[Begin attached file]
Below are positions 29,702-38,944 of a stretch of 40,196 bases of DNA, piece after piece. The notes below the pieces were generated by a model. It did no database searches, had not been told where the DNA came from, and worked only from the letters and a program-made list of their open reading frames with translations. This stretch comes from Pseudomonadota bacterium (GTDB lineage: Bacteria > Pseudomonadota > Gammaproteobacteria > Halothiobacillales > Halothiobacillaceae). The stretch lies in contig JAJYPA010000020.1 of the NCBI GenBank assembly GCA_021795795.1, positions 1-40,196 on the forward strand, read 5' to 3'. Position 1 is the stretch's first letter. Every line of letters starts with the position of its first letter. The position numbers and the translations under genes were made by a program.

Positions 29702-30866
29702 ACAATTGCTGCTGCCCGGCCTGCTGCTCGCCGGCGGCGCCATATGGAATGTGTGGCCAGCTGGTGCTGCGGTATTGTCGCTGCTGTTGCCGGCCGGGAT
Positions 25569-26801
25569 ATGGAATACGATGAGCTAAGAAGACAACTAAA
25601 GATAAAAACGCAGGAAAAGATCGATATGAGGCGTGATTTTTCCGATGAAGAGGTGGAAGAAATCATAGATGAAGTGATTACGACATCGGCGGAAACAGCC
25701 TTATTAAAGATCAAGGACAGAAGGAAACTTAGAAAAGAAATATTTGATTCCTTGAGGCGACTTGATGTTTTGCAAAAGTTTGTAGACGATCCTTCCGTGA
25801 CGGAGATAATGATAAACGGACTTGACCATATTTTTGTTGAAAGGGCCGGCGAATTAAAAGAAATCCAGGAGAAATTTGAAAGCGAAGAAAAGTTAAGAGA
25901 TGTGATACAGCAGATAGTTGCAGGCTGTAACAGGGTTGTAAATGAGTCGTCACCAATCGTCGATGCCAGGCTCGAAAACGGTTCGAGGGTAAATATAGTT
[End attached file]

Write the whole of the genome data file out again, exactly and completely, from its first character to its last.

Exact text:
Below are positions 29,702-38,944 of a stretch of 40,196 bases of DNA, piece after piece. The notes below the pieces were generated by a model. It did no database searches, had not been told where the DNA came from, and worked only from the letters and a program-made list of their open reading frames with translations. This stretch comes from Pseudomonadota bacterium (GTDB lineage: Bacteria > Pseudomonadota > Gammaproteobacteria > Halothiobacillales > Halothiobacillaceae). The stretch lies in contig JAJYPA010000020.1 of the NCBI GenBank assembly GCA_021795795.1, positions 1-40,196 on the forward strand, read 5' to 3'. Position 1 is the stretch's first letter. Every line of letters starts with the position of its first letter. The position numbers and the translations under genes were made by a program.

Positions 29702-30866
29702 ACAATTGCTGCTGCCCGGCCTGCTGCTCGCCGGCGGCGCCATATGGAATGTGTGGCCAGCTGGTGCTGCGGTATTGTCGCTGCTGTTGCCGGCCGGGAT
Positions 25569-26801
25569 ATGGAATACGATGAGCTAAGAAGACAACTAAA
25601 GATAAAAACGCAGGAAAAGATCGATATGAGGCGTGATTTTTCCGATGAAGAGGTGGAAGAAATCATAGATGAAGTGATTACGACATCGGCGGAAACAGCC
25701 TTATTAAAGATCAAGGACAGAAGGAAACTTAGAAAAGAAATATTTGATTCCTTGAGGCGACTTGATGTTTTGCAAAAGTTTGTAGACGATCCTTCCGTGA
25801 CGGAGATAATGATAAACGGACTTGACCATATTTTTGTTGAAAGGGCCGGCGAATTAAAAGAAATCCAGGAGAAATTTGAAAGCGAAGAAAAGTTAAGAGA
25901 TGTGATACAGCAGATAGTTGCAGGCTGTAACAGGGTTGTAAATGAGTCGTCACCAATCGTCGATGCCAGGCTCGAAAACGGTTCGAGGGTAAATATAGTT